Anyway: with a trial run like that under your belt you will be much better able to judge how to go about telling the story of your opus. If you are like me, then when a story comes to you that has a lot of charge and feels important, you want to do it justice. This is not to say you can’t work on it also while you work on a first (trial run) novel: you can be doing character biographies, tech notes, world history, backstory, and plot notes – all the stuff that will become your story bible when you sit down to write The Book. Even if you started directly with The Book, this planning/prep work is stuff you’d be doing anyway. It is possible to just start writing a story right out of the gate, but that is also a really great way to run the car into the ditch further down the road, when you lose your way in the tale (which happens quite frequently even to those with great roadmaps).
So, what to do, concretely speaking. In your position, these would be my next steps:
1.Outline the Plot
Start writing out the general plot of the story that has come to me. In particular, get very clear on how the book ENDS. Once you know the ending, everything else must lead to that conclusion. You don’t need to know it in detail (and it will no doubt change when you write it anyway), but you need a target to shoot for.
2. Write the Synopsis
Write a 1 or 2 page synopsis of the story. If you can tell your tale in brief form like this, including major plot twists and turns, then you effectively have the road map you need (at a minimum) to write the whole book. You can also write a longer, more fleshed out synopsis, but it is essential to grasp the central story structure and the writing of a short synopsis forces you to do so.
3. Begin prep work and writing
With this grasp of story, you can a) do the background work (world building, tech notes, character bios, etc) guided by the needs of your general plot structure. You can b) start to write parts of the narrative of it as you please, to get it out of your system and onto paper, whether or not you decide to defer serious work on this until a test novel is under your belt. You will also find that c) you have a skeleton upon which to hang (insert) new scenes and story details as they come to you randomly, so your synopsis becomes fleshed out over time and can morph organically into actual scenes and chapters.
Equipped with this, and the impetus to write scenes, OR the decision to do Prequel (or other “trial run” novel) first, I strongly urge you to:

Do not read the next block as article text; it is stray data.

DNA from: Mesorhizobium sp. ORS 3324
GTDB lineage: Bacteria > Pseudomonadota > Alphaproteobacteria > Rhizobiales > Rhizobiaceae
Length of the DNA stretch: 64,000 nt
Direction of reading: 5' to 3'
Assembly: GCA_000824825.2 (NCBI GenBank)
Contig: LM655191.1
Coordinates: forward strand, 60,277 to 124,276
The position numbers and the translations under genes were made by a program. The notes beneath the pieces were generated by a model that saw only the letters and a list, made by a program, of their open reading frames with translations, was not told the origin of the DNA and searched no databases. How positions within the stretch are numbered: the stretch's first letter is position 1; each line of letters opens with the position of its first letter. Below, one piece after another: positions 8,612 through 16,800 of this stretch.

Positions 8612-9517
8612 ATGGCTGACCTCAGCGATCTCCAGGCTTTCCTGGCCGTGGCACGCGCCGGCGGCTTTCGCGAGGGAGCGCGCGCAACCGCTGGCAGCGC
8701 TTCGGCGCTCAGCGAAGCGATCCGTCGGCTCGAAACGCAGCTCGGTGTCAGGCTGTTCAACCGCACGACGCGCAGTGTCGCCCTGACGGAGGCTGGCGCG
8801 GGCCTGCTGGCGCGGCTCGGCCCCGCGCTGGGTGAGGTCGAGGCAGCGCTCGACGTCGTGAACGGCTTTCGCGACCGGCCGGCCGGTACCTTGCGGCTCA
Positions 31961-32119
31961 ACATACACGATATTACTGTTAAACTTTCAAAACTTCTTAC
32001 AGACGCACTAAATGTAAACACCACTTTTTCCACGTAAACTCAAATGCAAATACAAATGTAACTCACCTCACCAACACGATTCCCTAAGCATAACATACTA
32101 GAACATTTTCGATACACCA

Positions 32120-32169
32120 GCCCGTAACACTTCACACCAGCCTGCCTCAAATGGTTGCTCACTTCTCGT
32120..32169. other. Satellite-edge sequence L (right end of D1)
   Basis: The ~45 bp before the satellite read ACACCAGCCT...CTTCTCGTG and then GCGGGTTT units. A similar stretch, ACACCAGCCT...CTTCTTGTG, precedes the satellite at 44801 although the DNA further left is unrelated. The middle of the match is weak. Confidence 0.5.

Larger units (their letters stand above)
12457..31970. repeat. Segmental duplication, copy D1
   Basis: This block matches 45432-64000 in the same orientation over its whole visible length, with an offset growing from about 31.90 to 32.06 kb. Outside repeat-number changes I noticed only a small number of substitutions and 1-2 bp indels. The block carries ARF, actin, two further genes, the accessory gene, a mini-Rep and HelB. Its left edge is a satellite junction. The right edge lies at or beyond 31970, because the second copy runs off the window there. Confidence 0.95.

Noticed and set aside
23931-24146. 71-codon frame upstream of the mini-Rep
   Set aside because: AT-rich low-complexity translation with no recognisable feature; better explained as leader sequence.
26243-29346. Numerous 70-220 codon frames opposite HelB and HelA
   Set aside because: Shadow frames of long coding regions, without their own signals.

4. Join a workshop group.
Especially when you’re starting out writing it is really invaluable to get peer feedback on what you are writing and whether or not it is working on the page (constructive criticism being the key here). It is also great practice for you to read others’ work with this same critical editorial eye, because later you will be much better able to catch your own missteps in your work when you edit what you’ve written yourself.
If you don’t have a writer’s group near you, or one not taking new members, consider creating your own. That’s what I did: In Fall 2010 I needed connection with other writers and so invited some acquaintances from Live Journal to a small (4 person) group. We meet online in Second Life in a virtual “face to face” meeting every Monday (usually), and have been at it for 73 weeks now (wow!). The moral support is also critical because writing is a lonely task and most people around you won’t ‘get it’ except for other writers. They can provide essential encouragement when things are tough or when your writing is sucking.
5. Learn your craft.
Get self-educated about the craft of writing. If I had to do a cram course, here’s what I would do:
a) One Essential Reference
Buy and read and take to heart this book: Scene and Structure: the elements of fiction writing, by Jack Bickham. This is pure gold and is the distillation of things I learned over 30 years the hard way. If I had to pick just one core reference book for writing fiction, this would be it.
b) Consider a “How To” Course Online.
If you want real hands-on, step-by-step assistance in the actual nitty gritty process of writing a novel, consider taking one or more of the online classes offered by Holly Lisle. She is no longer teaching these live, but they are courses that come to you via email, and she also has invaluable books like Holly Lisle’s Create A Plot Clinic, and so on. Check out her resources. She is about the only “how to write” instructor on the web that I can wholeheartedly endorse.
There you have it. Not a comprehensive roadmap but some suggestions for jumpstarting the writing process and getting underway with your first novel.